What’s in that weed?

English: A photograph of hemp (Cannabis sativa...

English: A photograph of hemp (Cannabis sativa L.) in Sherburne National Wildlife Refuge. A photograph of a cannabis plant. The photo at that site is marked as being copyright-free, and is credited to the United States Fish and Wildlife Service. A thumbnail of this photo was originally uploaded to the English Wikipedia by User:AxelBoldt. Ελληνικά: κάνναβη (κάνναβις) – Μαριχουάνα (Photo credit: Wikipedia)

 

From Addiction Inbox:

 

Australia has one of the highest rates of marijuana use in the world, but until recently, nobody could say for certain what, exactly, Australians were smoking. Researchers at the University of Sydney and the University of New South Wales recently analyzed hundreds of cannabis samples seized by Australian police, and put together comprehensive data on street-level marijuana potency across the country. They sampled police seizures and plants from crop eradication operations. The mean THC content of the samples was 14.88%, while absolute levels varied from less than 1% THC to almost 40%.  Writing in PLoS one, Wendy Swift and colleagues found that roughly ¾ of the samples contained at least 10% total THC. Half the samples contained levels of 15% or higher—“the level recommended by the Garretsen Commission as warranting classification of cannabis as a ‘hard’ drug in the Netherlands.”

In the U.S., recent studies have shown that THC levels in cannabis from 1993 averaged 3.4%, and then soared to THC levels in 2008 of almost 9%.THC loads more than doubled in 15 years, but that is still a far cry from news reports erroneously referring to organic THC increases of 10 times or more.

CBD, or cannabidiol, another constituent of cannabis, has garnered considerable attention in the research community as well as the medical marijuana constituency due to its anti-emetic properties. Like many other cannabinoids, CBD is non-psychoactive, and acts as a muscle relaxant as well. CBD levels in the U.S. have remained consistently low over the past 20 years, at 0.3-0.4%. In the Australian study, about 90% of cannabis samples contained less than 0.1% total CBD, based on chromatographic analysis, although some of the samples had levels as high as 6%.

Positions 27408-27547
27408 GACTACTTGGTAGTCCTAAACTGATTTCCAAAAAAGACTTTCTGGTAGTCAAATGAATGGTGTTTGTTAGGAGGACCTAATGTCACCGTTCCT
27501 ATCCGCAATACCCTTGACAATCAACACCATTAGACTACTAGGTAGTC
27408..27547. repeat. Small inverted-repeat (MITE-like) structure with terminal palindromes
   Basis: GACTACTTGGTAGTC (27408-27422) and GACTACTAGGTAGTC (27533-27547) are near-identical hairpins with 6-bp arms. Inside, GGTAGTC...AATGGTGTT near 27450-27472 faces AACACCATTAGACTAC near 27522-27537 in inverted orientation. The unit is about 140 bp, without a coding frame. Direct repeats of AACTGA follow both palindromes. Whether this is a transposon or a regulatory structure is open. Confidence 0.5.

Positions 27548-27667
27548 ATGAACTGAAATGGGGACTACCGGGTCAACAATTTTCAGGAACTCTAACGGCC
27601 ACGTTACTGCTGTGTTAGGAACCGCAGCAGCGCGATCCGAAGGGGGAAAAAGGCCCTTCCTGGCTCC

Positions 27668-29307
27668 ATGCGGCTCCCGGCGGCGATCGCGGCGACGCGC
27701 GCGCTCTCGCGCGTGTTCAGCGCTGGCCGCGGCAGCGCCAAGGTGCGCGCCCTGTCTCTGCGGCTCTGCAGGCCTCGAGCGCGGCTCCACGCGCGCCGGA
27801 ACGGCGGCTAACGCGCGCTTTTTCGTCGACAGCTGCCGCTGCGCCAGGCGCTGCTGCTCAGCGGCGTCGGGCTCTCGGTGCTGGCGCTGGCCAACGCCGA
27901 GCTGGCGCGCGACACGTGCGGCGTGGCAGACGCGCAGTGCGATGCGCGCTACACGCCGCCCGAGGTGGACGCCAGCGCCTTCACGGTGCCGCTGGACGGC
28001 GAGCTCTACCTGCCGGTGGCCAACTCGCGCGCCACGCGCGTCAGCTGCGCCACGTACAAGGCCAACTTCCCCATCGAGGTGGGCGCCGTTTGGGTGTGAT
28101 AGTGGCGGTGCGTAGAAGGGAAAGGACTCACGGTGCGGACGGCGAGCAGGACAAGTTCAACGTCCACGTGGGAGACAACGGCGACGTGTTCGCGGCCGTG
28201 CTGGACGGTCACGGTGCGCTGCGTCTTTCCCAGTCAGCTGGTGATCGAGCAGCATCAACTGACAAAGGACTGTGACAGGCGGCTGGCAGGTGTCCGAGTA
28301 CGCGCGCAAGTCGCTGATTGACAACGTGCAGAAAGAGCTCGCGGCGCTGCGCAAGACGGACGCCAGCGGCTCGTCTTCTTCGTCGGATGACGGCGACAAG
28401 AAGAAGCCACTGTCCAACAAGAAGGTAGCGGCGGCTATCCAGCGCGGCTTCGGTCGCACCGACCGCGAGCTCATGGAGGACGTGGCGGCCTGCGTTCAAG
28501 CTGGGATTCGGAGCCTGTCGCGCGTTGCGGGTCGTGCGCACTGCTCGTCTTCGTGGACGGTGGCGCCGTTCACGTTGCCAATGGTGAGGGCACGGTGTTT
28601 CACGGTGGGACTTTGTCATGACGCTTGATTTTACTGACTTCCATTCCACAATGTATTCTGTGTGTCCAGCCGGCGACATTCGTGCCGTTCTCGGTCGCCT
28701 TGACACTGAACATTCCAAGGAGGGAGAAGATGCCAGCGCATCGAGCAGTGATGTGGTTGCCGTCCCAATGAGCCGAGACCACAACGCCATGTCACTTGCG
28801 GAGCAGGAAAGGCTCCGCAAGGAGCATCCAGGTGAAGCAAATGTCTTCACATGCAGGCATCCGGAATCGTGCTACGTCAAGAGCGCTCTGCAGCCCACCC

Read the rest here.

 

This is going to be interesting to watch as legalization creates more space and a market for ultra-premium pot. I’m not predicting anything, just wondering, but it makes me wonder if the relationship between the user and marijuana will change. As Bill White said several years back, “I can’t predict what the major drugs of misuse will be, but I can tell you that they are already here and someone will find a new way to use it.” In this case, could it be a new way to grow it? (BTW-This does not imply they I believe incarcerating people is a wise response to that possibility.)

 

 

2 Comments

Filed under Controversies, Policy

2 responses to “What’s in that weed?

  1. Ian

    Jason
    I looked around for your email but couldn’t find it. I know you like info that includes evidence of 12step efficacy and I came across this: http://www.sciencedaily.com/releases/2013/09/130912203210.htm?utm_source=feedburner&utm_medium=email&utm_campaign=Feed%3A+sciencedaily%2Fmind_brain%2Faddiction+%28ScienceDaily%3A+Mind+%26+Brain+News+–+Addiction%29

    Cheers
    Ian